IBM Press Release]
July, Compaq Computer Corporation and IBM announced a strategic agreement
to accelerate customer acceptance of open storage networking solutions.
Both companies are committed to interoperability of each company's storage
hardware and software, and will also sell significant products from each
other's storage portfolios. The total of investments currently planned
by the companies could exceed $1 billion.
and IBM will cooperate to help ensure their storage products work seamlessly
together. Further, the companies will share their knowledge with the industry
to help create standards for open storage networking solutions such as
Storage Area Networks (SANs), making storage networks more flexible and
easier to deploy and manage.
the explosion of e-business and consumer demand for anytime-anywhere products
and services, storage plays an increasingly vital role in our customers'
Internet infrastructure," said Howard Elias, vice president and general
manager of Compaq's Storage Global Business Unit. "This agreement assures
both companies' customers a complete portfolio of critical storage technologies
that will work seamlessly with future Compaq and IBM products."
companies commit to driving interoperability with their respective software
and hardware. Under terms of the deal, Compaq will augment its portfolio
with IBM's "Shark" Enterprise Storage Servers and select Tivoli systems
management software. IBM will augment its portfolio with Compaq StorageWorks
Modular Array storage systems and software, which will include IBM 10,000
RPM hard disk drives. IBM will support Compaq's VersaStor technology
for storage SAN-wide virtualization.
company plans to provide equipment, software, and staffing to support
each other's open storage networking/SAN customer centers. At these centers,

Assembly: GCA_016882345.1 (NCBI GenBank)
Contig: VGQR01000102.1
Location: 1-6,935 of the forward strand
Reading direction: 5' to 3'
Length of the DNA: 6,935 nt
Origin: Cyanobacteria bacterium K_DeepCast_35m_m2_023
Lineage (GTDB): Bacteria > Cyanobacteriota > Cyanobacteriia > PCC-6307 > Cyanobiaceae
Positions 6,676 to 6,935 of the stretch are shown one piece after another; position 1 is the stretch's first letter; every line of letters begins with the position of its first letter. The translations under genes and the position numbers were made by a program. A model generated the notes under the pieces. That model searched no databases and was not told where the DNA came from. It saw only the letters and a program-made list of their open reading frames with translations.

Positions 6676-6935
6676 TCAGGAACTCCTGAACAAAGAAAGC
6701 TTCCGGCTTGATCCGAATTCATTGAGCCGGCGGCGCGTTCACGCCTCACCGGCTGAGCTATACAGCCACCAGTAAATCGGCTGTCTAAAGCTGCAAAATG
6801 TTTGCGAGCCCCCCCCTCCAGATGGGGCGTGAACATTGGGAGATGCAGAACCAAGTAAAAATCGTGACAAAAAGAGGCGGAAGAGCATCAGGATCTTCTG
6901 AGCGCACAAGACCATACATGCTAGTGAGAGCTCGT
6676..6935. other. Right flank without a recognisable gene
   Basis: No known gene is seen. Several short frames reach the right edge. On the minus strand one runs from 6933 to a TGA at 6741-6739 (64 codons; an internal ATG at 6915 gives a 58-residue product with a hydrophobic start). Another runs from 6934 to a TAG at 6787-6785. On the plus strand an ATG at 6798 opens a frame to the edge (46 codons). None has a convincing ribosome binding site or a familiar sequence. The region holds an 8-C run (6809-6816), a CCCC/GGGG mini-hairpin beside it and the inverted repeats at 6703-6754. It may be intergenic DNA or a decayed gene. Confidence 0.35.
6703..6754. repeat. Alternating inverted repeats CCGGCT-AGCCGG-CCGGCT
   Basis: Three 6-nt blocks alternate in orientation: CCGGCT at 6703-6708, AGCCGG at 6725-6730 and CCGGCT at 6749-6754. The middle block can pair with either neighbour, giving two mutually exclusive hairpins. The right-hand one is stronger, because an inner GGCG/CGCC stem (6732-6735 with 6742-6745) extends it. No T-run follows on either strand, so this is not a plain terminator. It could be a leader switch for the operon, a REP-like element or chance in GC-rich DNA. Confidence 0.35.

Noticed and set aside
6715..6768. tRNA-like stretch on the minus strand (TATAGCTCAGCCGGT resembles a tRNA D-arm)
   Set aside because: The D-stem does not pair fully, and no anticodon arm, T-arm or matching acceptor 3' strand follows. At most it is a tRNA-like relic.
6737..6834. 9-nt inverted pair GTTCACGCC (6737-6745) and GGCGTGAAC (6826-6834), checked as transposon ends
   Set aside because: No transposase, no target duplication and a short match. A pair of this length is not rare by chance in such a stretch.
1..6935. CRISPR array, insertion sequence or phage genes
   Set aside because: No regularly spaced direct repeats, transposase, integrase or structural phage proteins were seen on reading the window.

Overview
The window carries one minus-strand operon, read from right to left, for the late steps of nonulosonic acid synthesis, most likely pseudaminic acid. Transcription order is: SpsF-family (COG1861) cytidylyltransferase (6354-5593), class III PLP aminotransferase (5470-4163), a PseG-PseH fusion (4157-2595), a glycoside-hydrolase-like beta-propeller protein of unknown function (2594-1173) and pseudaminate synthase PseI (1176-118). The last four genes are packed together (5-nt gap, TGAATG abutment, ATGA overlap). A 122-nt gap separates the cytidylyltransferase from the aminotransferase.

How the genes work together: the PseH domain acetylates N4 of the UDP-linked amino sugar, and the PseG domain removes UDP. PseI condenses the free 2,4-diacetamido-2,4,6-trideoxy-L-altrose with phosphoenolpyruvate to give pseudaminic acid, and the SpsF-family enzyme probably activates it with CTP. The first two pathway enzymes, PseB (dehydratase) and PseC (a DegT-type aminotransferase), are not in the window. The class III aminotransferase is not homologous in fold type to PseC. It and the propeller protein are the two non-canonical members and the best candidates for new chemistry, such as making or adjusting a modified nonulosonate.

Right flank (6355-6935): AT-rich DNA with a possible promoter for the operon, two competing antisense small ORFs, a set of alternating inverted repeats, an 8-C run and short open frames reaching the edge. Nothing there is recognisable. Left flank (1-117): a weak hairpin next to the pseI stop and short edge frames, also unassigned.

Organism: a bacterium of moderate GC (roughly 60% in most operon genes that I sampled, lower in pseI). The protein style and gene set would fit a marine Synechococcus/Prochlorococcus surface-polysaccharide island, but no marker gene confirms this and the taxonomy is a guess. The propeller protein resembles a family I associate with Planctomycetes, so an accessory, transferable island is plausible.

customers can see for themselves the interoperability of both companies'
technologies and products where real-world testing demonstrates the value
of open storage networking solutions.
As with most agreements of this nature, this has many areas for discussion:
Which of these companies is the "winner"? We believe Compaq comes out
slightly ahead. We believe there is a bigger sales potential for Compaq's
storage sold through IBM, than for the converse. (Compaq is providing
the higher-volume components.) In addition, they have access to Shark,
thus rounding out their very-high-end offerings.
customers benefit? Yes, by eliminating (or at least reducing) the need
to choose between IBM and Compaq for their storage needs. (This does not
obviate the choice between EMC and IBM/CPQ, however.) Both companies have
strong product offerings, one-stop shopping for both is a consumer plus.
will the companies benefit? Relatively easy access to products they might
not otherwise have, thus reducing development costs - although a $1 Billion
investment is certainly not "chump change".
EMC and Sun be concerned? Not really from a product standpoint. Sure,
any combination of two large, strong competitors is not good news for
the others. However, EMC need not panic - at least not until they start
losing bids to the IBM/CPQ duo. The greater potential problem for EMC
is IBM and Compaq creating a de facto SAN (or SAN-like) standard. If the
"standard" doesn't quite line up with EMC's wishes/strengths, but the
market accepts it as a standard, then EMC could come out the loser.
this mean IBM and Compaq think they can't beat EMC by themselves? We think
that's more likely than not. Alliances like this don't normally spring
up because Company A really really really wants to work with Company B.
the word "synergy" appear in the press release? Thankfully, no.
In the short term, Compaq storage users gain access to IBM systems, and
vice versa. This is (potentially) very good for them.
the medium and longer terms, the potential of the VersaStor technology
is intriguing, and may be the biggest gain for users. Although it may
take a couple of years to realize the potential fully, it's certainly
something all enterprise storage users will find valuable.
customers should not overlook EMC, Sun, or any of the other serious storage
vendors. Although the IBM/Compaq promise is alluring, customers still
need product today, and EMC is still a leader.